Pregnancy and at a wider scope, pregnancy and delivery process, have a significant impact on public health status. One of the important aspects of mothers’ lives is having a safe pregnancy and delivery (1). In the recent decades, there have been a significant reduction in the frequency of cesarean sections in developed countries; however, the same trend is increasing in developing countries, which is due to the fear of labor pain as well as complications, such as perineal injury and pain during delivery, especially during their first birth. Episiotomy is the most common surgical procedure practiced after cutting the umbilical cord in midwifery (2). In simple terms, episiotomy refers to a perineal incision, which is a surgical incision made in the perineum to assist the active process of labor and prevent severe perineal tears (3). Perineal tears are divided to four groups, including first to fourth grade perineal tears. First-grade tears usually involve the hymen and perineum of the vagina. Second-grade perineal tears, in addition to the above regions, involve fascia and perineal muscles. Third-grade tear affects a greater extent and involves the anal sphincter, however, fourth-grade tears spread throughout the rectum mucosa and reveal rectum (4, 5). Available evidence shows that routine episiotomy is not an effective form of care and may even be harmful (5). Studies show that the risk of various perineal tears, even that of the third and fourth-grade are increased by more than three times in the second birth of females, who had undergone episiotomy in their first birth (6). According to available data, the episiotomy rate was 40%, yet the same rate was at its highest in Latin America, while it was lower in the European countries (3). Episiotomy is frequently used in Iran; in educational hospitals of Tehran (2008), the episiotomy rate was reported to be about 97% (7). However, various articles have reported episiotomy rates of between 30% and 90% (8). According to the World Health Organization (WHO), the episiotomy rate of 20% is sufficient during childbirth (9, 10). Some possible episiotomy complications include bleeding, infection, third and fourth grade perineal tears, cellulitis, episiotomy opening, abscess formation, flatus and fecal incontinence, rectovaginal fistula, weakened rectal sphincter consistency, necrotizing fasciitis, and even death (11). In addition to the complications, episiotomy is also associated with complications, such as intercourse pain, necessity of suturing, sexual dysfunction, delayed breastfeeding, and delayed postpartum healing (2). Reducing the frequency of episiotomy is practiced in many parts of the world (12, 13). Also, to reduce the episiotomy rate and the subsequent damage to the perineum and genital tract, midwives use different techniques in the second stage of labor, yet overall, there is no similar and effective method for protecting the perineum (9, 14). The management techniques that have so far been implemented to protect the perineum, especially in the second stage of labor, include perineal massage, local heating of the perineum, lack of using hands while the baby’s head is coming out, and Ritgen’s maneuver, all of which are still being investigated in various studies (11). The use of local heating of the perineum is one of the supportive methods that is usually used during the second stage of labor by midwives. The mechanism of this method is to increase the relaxation and expansion of the perineal muscles, as well as to increase the blood supply to the perineum (15, 16). However, there are limited studies in this field to support the perineum to stay intact (13, 15, 17). Considering that the practice of episiotomy is currently one of the important issues in the field of vaginal delivery, which can affect the mother's attitude towards both the choice of vaginal delivery and choice of type of delivery as well as reducing complications of episiotomy and other perineal tear grades, the aim of the present study was to determine the effect of heating pad on the frequency of episiotomy and perineal tears in primiparous females.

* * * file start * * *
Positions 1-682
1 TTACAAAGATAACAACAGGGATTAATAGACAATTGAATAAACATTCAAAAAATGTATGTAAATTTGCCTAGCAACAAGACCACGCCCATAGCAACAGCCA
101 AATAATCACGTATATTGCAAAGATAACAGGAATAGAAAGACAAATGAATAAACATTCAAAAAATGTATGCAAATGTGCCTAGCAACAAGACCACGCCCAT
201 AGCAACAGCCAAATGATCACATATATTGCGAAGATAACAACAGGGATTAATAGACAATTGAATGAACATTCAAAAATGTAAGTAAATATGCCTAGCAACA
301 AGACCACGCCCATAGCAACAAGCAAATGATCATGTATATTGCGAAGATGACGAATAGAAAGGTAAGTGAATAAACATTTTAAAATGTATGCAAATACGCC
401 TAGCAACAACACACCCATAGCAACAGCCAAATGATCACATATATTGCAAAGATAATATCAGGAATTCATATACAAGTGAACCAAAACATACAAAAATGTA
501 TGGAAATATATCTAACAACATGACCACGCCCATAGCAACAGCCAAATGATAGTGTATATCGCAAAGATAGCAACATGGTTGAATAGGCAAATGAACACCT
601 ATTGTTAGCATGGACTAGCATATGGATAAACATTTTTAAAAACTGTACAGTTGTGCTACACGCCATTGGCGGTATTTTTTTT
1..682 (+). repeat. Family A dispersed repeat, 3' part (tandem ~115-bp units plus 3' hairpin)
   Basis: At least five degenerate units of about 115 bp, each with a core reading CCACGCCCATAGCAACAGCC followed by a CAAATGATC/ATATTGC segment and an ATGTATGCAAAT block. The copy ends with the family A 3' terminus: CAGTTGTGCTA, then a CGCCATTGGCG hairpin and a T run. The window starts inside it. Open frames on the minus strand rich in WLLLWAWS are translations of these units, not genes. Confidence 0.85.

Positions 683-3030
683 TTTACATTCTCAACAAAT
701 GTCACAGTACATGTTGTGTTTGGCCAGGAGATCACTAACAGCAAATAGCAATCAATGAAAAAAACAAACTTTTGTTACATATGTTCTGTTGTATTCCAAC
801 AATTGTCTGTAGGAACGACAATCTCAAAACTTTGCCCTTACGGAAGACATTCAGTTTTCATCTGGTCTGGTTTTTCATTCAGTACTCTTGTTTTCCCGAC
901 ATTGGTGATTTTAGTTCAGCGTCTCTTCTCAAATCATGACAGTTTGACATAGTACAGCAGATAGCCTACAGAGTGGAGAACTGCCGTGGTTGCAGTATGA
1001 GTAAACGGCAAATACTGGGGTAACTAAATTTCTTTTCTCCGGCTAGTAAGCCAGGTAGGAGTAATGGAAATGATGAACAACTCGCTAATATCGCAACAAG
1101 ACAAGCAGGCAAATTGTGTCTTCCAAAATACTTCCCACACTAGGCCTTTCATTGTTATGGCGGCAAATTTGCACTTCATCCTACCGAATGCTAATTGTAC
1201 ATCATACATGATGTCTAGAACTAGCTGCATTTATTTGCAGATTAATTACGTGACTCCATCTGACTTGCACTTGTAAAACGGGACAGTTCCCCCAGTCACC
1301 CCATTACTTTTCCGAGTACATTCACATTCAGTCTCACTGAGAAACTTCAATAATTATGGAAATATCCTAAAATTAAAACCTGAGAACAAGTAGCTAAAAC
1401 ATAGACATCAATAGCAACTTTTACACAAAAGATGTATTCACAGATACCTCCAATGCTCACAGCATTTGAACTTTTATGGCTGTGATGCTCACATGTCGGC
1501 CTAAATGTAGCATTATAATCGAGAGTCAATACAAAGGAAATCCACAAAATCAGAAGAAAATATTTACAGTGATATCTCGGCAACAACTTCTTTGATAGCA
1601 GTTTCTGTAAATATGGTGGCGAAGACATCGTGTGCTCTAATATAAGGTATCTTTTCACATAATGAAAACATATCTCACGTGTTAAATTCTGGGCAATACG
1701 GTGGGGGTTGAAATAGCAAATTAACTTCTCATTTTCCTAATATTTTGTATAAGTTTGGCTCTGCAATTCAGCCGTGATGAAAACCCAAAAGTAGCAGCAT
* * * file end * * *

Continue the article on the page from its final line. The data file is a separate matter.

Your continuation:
2. Methods

This clinical trial was carried out on primiparous mothers, who referred to Imam Ali Hospital of Andimeshk city, Iran, during year 2014. The sample size was calculated as 57 individuals in each group with a 95% confidence interval (CI) and study power of 90%, using the below formula. A total of 114 individuals were selected and randomly assigned to intervention and control groups.

Equation 1.